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The Cyber Threat to Japan and the 2020 Olympic Games in Tokyo
- January 2018 – A Japan-based cryptocurrency exchange lost $530 million worth of cryptocurrency NEM in a hack – possibly the largest cryptocurrency heist of all time.
- April-May 2017 – A global “ransomware” cyberattack hit computers at 600 locations in Japan. Cybersecurity researchers subsequently uncovered a growing cyber-espionage campaign originating in China, targeting construction, engineering, aerospace and telecom companies not only in Japan, but also in the U.S. and Europe.
- September 2016 – Japanese Defense Ministry and Self-Defense Forces (SDF) communications networks linking SDF bases and camps were compromised.
- May 2016 – An ATM heist involving around 1,400 machines in convenience stores resulted in the loss of 1.4 billion yen ($12.7 million).
- June 2015 – Japan Pension Service (JPS) was hacked, resulting in the exfiltration of personal data belonging to 1.25 million people.
- April 2012 – A hack of Japan’s Ministry of Agriculture, Forestry, and Fisheries resulted in more than 3,000 documents being exfiltrated to a foreign destination, including 20 classified documents on negotiations on the Trans-Pacific Partnership (a broad free-trade agreement). According to press reports, the hackers searched Ministry computers for TPP documents, transferred all that were found a single computer, and then compressed them to make them easier to send.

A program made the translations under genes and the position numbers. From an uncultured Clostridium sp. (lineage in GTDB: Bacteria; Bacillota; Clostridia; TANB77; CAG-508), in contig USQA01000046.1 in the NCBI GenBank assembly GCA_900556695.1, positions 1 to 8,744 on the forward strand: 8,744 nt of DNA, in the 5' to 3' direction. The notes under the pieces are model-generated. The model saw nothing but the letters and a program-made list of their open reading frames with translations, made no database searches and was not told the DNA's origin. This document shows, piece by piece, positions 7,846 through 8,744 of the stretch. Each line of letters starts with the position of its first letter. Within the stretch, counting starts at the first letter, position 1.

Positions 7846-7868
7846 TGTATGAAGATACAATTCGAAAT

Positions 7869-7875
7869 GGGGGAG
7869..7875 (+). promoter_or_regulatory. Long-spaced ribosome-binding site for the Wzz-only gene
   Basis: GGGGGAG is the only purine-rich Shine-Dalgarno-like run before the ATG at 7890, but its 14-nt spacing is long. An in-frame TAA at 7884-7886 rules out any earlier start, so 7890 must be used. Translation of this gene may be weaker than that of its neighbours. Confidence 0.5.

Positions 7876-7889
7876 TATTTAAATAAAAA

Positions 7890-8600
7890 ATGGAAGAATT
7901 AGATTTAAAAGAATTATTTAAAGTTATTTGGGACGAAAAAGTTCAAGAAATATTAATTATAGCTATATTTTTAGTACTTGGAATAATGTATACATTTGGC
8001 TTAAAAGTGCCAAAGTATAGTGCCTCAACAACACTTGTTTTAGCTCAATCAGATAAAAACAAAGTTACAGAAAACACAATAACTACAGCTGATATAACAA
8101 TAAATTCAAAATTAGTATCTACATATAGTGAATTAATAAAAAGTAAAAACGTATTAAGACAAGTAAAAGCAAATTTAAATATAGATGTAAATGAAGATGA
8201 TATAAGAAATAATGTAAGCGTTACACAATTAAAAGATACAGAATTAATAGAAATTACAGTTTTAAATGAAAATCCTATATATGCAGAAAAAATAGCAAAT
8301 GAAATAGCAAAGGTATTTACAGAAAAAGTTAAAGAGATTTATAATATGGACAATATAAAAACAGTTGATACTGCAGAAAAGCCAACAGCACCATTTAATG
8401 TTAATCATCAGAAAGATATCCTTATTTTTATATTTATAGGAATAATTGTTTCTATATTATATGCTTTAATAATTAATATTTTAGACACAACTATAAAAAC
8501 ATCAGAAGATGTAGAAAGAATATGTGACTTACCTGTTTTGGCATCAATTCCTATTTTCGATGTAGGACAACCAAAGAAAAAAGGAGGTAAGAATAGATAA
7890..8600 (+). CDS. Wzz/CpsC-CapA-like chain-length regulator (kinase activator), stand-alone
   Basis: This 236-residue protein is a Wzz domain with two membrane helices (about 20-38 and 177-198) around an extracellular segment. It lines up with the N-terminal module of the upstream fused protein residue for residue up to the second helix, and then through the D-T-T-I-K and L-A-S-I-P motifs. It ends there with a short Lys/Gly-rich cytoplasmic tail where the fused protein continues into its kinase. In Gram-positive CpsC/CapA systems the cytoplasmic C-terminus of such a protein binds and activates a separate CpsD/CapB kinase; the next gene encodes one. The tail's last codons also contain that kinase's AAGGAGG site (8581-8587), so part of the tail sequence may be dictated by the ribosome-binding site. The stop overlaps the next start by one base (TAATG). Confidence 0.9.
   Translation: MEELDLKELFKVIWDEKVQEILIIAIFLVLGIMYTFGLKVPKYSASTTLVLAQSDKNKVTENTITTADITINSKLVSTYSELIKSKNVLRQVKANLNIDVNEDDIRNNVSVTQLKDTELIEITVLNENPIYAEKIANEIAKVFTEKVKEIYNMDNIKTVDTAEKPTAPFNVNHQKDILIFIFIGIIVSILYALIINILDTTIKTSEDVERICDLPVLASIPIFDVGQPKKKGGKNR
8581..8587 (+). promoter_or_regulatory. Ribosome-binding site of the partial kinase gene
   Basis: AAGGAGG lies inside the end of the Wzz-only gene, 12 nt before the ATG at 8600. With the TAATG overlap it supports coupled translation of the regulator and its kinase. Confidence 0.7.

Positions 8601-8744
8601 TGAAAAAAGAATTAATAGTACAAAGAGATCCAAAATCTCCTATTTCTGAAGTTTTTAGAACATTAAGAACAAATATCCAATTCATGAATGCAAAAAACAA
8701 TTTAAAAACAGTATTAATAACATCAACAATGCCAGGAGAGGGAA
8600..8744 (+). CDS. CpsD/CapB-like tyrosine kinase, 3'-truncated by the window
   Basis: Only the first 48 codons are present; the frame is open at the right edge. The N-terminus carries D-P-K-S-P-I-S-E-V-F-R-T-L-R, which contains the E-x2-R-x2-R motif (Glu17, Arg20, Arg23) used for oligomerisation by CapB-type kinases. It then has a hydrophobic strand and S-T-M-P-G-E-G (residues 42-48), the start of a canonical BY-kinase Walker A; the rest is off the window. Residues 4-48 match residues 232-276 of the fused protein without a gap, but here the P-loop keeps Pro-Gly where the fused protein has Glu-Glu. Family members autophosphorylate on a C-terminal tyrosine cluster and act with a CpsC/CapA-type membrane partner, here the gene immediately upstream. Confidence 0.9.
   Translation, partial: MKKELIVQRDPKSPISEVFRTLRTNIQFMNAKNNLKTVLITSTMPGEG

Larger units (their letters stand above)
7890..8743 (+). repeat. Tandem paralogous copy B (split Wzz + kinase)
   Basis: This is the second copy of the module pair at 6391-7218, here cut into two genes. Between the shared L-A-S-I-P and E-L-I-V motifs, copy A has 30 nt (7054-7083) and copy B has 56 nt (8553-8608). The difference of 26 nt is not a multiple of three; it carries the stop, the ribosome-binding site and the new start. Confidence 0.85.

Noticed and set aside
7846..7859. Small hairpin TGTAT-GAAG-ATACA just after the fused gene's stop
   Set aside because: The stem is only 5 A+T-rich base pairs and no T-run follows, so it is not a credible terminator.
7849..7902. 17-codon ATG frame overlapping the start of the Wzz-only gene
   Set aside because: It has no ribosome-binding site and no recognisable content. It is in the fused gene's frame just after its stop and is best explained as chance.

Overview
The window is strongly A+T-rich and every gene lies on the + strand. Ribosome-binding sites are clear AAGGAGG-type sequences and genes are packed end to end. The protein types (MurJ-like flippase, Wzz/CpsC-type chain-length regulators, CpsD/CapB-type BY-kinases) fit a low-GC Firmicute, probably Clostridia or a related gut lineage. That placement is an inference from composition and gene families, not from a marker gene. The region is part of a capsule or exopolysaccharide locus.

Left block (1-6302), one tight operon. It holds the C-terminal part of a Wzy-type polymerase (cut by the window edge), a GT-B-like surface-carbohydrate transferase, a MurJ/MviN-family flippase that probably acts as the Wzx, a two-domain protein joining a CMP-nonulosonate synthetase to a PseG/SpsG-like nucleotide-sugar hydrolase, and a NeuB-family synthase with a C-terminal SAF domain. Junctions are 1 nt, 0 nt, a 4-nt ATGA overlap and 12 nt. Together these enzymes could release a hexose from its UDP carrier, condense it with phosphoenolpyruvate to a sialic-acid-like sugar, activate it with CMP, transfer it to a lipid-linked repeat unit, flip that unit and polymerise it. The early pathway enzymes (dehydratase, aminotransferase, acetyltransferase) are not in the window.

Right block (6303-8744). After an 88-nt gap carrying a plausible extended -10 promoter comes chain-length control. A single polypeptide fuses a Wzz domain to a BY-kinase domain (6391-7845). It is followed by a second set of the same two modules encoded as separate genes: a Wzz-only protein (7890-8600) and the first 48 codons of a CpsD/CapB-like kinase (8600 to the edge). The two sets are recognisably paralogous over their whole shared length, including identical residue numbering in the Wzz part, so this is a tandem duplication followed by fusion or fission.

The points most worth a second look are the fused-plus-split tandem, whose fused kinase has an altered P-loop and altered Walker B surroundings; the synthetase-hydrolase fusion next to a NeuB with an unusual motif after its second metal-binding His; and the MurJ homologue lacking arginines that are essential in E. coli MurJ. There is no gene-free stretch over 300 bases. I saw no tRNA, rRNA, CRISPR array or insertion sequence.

Cyber threats to Japan are becoming even more challenging as the country heads towards the 2020 Tokyo Olympics, a platform that hostile cyber actors are likely to use to gain publicity, strategic advantage, and criminal profit. Japanese officials have already said that they are expecting to be targeted by a range of cyber threats, from phishing websites that sell fake entry tickets, to ransomware and cyber espionage, and even more extreme scenarios, like attacks against securing critical infrastructure.
The Olympic Games could provide an opportunity for actors, perhaps sponsored by other states, to target visiting politicians, journalists, and other individuals who may be sources of intelligence. The massive gathering in Tokyo presents cybercriminals with a huge audience and “easy prey”, whereby hacking compromised hotel and public WiFi networks and using malware will enable them to obtain sensitive information like credit card details etc. This is not mere speculation – it has happened in previous Olympic Games: major cyber attacks hit the London Olympics in 2012, including DDoS attacks on power systems that lasted for 40 minutes, and at the Rio Olympics in 2016. The Japanese concern is therefore justified.
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